'Cancer Schmancer' is a tremendous inspiration, as well as a vital gift and contribution to all who need it.
Barbara Rose, author of "Stop Being the String Along: A Relationship Guide to Being THE ONE" and 'If God Was Like Man'
Editor of inspire! magazine
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11 of 12 people found the following review helpful By Diane Offutt on February 1, 2005
Format: Paperback Verified Purchase
Cancer is a serious subject, yet Fran managed to write about it in a way that makes you laugh as well as cry. Sharing her experiences will help many women.

Buy this book. The information it contains is priceless. You will not be sorry.

Diane Gasparri Offutt
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14 of 16 people found the following review helpful By Debbie the Book Devourer on April 20, 2005
Format: Hardcover
This book is a memoir of Fran Drescher's experience with uterine cancer. She does give some useful advice to all, mostly women, but not only women, who have unexplained symptoms. She reminds us that doctors are not gods, and we need to be active participants in our own health care. Ask questions, get information, speak up! For this, the book is very useful.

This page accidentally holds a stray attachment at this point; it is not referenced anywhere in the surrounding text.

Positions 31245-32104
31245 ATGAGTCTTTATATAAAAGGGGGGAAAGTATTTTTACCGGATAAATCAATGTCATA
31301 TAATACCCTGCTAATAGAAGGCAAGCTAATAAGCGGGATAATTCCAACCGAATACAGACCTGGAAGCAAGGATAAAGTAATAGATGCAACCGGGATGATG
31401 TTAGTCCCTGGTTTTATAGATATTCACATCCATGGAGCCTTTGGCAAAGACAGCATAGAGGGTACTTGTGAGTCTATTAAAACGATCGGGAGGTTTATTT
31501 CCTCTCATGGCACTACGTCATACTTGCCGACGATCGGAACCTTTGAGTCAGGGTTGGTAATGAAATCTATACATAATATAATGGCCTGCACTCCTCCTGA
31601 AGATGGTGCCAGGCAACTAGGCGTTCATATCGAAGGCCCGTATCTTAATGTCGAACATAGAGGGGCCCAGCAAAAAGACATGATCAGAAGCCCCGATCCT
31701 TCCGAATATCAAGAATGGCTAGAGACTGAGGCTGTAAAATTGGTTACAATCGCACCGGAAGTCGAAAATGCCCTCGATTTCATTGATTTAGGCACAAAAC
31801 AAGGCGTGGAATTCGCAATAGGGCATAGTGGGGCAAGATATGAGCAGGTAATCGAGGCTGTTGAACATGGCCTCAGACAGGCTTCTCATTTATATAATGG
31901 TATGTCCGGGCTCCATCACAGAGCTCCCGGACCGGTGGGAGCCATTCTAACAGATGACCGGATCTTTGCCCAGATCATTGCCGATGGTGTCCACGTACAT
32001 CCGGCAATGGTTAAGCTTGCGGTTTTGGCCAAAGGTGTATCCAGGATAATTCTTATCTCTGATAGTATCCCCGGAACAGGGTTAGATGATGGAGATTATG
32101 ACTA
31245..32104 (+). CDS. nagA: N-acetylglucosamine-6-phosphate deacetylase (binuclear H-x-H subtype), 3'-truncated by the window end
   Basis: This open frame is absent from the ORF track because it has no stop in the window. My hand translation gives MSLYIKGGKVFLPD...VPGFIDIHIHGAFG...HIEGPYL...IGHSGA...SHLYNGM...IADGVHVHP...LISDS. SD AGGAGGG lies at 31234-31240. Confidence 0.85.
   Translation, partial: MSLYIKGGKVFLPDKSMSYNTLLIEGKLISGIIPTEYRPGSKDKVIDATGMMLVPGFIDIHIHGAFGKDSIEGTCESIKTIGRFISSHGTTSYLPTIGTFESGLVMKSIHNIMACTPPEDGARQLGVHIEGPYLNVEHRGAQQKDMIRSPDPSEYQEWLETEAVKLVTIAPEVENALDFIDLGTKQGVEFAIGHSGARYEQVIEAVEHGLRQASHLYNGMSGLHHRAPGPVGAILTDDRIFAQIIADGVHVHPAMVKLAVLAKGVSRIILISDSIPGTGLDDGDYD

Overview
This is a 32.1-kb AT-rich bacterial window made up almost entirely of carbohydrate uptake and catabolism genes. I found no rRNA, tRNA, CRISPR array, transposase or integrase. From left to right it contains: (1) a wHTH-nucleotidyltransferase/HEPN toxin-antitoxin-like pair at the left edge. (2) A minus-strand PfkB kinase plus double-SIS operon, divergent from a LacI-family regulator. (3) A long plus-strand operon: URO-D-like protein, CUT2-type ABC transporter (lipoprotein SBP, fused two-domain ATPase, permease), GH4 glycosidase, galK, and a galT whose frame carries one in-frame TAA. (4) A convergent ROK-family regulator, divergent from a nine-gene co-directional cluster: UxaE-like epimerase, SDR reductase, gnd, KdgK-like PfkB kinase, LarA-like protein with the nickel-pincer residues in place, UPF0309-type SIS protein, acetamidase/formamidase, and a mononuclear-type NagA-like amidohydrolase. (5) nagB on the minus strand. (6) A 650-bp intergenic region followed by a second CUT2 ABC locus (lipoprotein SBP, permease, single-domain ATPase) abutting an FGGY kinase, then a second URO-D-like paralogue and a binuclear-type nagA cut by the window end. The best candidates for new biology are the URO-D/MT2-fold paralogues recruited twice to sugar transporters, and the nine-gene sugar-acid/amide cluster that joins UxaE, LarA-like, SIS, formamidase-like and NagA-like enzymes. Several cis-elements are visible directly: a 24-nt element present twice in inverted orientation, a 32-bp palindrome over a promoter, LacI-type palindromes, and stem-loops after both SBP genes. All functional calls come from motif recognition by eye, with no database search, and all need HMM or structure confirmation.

Drescher also does an adequate job describing her feelings as she goes through getting a diagnosis, undergoing surgery, and trying to recover. This is also useful, especially when she tells women that recovering from a hysterectomy is a Big Deal!

Her writing is mostly breezy and entertaining; however, I found it at times whiny and self-serving. She lapses into psychoanalysis a lot, which seemed a bit out of place. She sometimes goes into way more detail than I think she needed to. Some of her prose is a little rambling. And she spends many pages saying, "Look at me -- I'm The Nanny!"

Nonetheless, she has written a very honest account of her brush with cancer. It was brave of her to put herself out there, especially knowing that reviewers such as myself might find her a bit whiny. Even if she's trying to remind us how fabulous she is, she seems sincerely to be trying to help people. And for that, she gets three stars!
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9 of 10 people found the following review helpful By Herbert Boomhower on June 8, 2003
Format: Hardcover
I really feel that I got to know Fran Drescher from this book. This book about her cancer diagnosis and treatment makes for compelling reading. If you think this is nothing but a dark and dreary accounting of illness, think again. It is a story of love lost and found and of a woman who refused to give in to possible tragedy. Her family and friends are the kind of people you would want in your life and the support she received from them adds to this story. The style of the writing reads as if it's a long personal letter from Fran to me and I couldn't put it down. I definitely recommend this inspiring book. (By the way, what does Nu mean?)